Dear JDisc friends,
we understand that storing your crown jewels (administrative accounts and passwords) in products like JDisc Discovery is not something that IT security departments really like. There is always the conflict between being as secure as possible and getting current inventory information (which often requires administrative accounts). Therefore, we implemented on request from several customers integrations with password management tools. So far, we have implemented integrations with CyberArk (check out our integration page) and Thychotic.
The integrations all work in a similar way. The device passwords are no longer stored in JDisc Discovery’s database but stay within the password management tool. Whenever JDisc Discovery needs a username and password to scan a computer, it queries the password manager via its APIs for the current password. The password is not getting stored within JDisc Discovery’s database at all. And this is also pretty convenient for another reason. Most of the password management tools can rotate passwords on a regular basis (e.g. change the passwords each day). This would make the use of JDisc Discovery nearly impossible since you cannot manually change the passwords within the discovery every day.
Now, we have added Microsoft LAPS (Local Administrator Password Solution) to the list of supported solutions. Microsoft LAPs works slightly differently compared to CyberArk and Thycotic. Microsoft LAPS changes the local built-in administrator password for all computers within a directory individually and can be scheduled to change it on a regular basis. Microsoft LAPS stores the current password for each computer within the Active Directory as a property and the password can be queried (of course in a secure manner) via LDAP queries.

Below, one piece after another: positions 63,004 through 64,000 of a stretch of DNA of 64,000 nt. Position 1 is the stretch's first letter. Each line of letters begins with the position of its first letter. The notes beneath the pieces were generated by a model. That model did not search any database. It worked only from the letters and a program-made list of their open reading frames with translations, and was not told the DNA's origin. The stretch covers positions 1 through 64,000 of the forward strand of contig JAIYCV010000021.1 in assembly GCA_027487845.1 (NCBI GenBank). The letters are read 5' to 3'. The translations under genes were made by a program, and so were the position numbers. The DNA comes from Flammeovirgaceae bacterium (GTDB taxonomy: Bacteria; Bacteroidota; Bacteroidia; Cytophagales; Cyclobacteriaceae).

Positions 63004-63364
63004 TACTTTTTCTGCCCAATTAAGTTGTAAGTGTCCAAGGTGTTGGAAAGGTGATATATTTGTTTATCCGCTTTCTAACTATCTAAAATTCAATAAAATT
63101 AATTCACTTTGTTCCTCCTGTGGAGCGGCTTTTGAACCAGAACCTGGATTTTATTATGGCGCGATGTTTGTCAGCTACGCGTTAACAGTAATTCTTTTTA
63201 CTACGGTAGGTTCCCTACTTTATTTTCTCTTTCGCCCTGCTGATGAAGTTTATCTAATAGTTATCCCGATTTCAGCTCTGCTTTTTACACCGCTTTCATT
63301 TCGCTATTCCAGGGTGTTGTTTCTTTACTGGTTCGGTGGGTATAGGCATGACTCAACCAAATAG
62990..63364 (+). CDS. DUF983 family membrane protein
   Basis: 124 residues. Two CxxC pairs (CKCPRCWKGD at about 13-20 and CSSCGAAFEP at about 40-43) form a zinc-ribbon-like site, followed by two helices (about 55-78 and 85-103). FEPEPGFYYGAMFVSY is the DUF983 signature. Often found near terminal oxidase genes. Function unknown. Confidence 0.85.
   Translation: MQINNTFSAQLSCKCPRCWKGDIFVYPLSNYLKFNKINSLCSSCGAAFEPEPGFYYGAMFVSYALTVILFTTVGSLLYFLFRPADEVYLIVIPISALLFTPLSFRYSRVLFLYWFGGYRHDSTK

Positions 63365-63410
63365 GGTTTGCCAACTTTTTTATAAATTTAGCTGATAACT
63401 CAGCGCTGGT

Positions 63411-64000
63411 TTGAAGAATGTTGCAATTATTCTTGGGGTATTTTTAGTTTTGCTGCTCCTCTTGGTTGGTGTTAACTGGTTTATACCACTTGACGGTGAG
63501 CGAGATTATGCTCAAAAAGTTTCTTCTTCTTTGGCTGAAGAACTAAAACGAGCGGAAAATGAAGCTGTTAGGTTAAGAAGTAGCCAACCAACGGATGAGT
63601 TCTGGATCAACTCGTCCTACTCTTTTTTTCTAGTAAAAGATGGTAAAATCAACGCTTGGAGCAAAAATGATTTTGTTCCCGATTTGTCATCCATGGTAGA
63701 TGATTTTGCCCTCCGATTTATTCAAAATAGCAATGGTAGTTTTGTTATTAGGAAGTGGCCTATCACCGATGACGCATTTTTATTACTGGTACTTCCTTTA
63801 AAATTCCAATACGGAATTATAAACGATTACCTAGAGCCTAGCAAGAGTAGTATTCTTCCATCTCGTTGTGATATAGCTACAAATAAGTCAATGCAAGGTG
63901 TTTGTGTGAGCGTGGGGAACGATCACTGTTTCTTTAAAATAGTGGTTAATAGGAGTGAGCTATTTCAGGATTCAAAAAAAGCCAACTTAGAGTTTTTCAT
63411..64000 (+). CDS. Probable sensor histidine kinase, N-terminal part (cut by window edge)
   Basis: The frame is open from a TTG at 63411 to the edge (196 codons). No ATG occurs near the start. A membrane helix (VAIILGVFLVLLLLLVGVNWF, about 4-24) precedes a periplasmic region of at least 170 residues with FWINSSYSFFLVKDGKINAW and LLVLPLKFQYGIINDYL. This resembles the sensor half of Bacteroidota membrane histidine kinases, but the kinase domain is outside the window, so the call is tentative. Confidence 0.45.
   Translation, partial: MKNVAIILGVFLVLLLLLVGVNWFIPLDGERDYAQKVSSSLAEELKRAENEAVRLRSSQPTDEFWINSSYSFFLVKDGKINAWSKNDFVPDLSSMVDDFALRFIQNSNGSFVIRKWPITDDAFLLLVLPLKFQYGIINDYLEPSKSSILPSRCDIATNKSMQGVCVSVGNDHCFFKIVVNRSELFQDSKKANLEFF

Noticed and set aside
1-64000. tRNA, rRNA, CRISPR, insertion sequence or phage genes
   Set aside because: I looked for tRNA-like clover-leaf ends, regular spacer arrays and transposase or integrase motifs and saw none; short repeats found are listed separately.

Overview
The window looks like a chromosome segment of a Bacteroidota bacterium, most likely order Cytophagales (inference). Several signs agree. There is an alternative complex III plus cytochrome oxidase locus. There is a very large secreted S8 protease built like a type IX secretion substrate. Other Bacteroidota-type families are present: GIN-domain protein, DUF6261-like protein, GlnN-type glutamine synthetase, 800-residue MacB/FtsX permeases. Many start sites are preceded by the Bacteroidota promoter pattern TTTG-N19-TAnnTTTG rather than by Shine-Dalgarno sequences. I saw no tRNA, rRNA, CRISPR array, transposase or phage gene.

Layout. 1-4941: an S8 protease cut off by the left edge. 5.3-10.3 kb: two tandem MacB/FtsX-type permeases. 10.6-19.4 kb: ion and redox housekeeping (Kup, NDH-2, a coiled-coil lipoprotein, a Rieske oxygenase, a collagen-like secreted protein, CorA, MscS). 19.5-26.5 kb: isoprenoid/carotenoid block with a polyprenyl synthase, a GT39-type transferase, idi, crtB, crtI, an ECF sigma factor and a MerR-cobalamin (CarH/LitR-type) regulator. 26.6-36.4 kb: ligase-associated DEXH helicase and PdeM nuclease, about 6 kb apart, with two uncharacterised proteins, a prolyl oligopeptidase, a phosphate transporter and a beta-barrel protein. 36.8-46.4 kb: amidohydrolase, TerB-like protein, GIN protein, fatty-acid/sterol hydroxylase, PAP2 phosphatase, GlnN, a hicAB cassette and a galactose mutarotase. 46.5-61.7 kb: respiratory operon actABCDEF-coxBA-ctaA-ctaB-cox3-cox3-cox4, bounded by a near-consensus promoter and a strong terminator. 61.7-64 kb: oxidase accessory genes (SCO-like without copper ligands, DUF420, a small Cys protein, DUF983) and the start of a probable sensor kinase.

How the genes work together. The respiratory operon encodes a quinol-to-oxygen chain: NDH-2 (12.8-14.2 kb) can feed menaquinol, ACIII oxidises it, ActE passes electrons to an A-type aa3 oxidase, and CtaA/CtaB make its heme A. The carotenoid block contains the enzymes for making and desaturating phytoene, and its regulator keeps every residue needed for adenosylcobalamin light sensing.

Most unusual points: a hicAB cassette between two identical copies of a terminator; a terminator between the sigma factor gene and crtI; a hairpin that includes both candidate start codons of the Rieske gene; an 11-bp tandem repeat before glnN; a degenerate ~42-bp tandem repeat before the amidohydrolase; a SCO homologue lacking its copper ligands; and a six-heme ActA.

In order to configure Microsoft LAPS within JDisc Discovery, you need to tell the discovery which directory objects are configured with LAPS. Therefore, we have added a new configuration tab within the scope section in the discovery configuration dialog.
You need to enable an organizational unit or other directory object for LAPS and configure a LAPS account. The LAPS account is being used to query the current password for a computer within this directory. Since the name for the local administrator (usually ADMINISTRATOR) can change based on the localization or changed on purpose, we also need to be able to define one or more logins for the local administrator. Unfortunately, LAPS only stores the local administrator’s password, but not the login within the AD properties.
Click on the Local Administrator Accounts button in order to provide a list of local admin accounts.
Once those configurations have been completed, JDisc Discovery will use LAPS when it detects a computer within a LAPS-enabled directory. First, it uses the LAPS account to query the computer’s current password. Then it uses this password together with the defined list of logins to check connectivity. JDisc Discovery uses the login ADMINISTRATOR when there are no individual accounts configured.
Similar to the other password manager tools, JDisc Discovery never stores any local administrator password within its database.
We hope you like this new feature and hopefully, those security-related features help to become best friends with your security departments 🙂
The LAPS feature will be released with build 5084.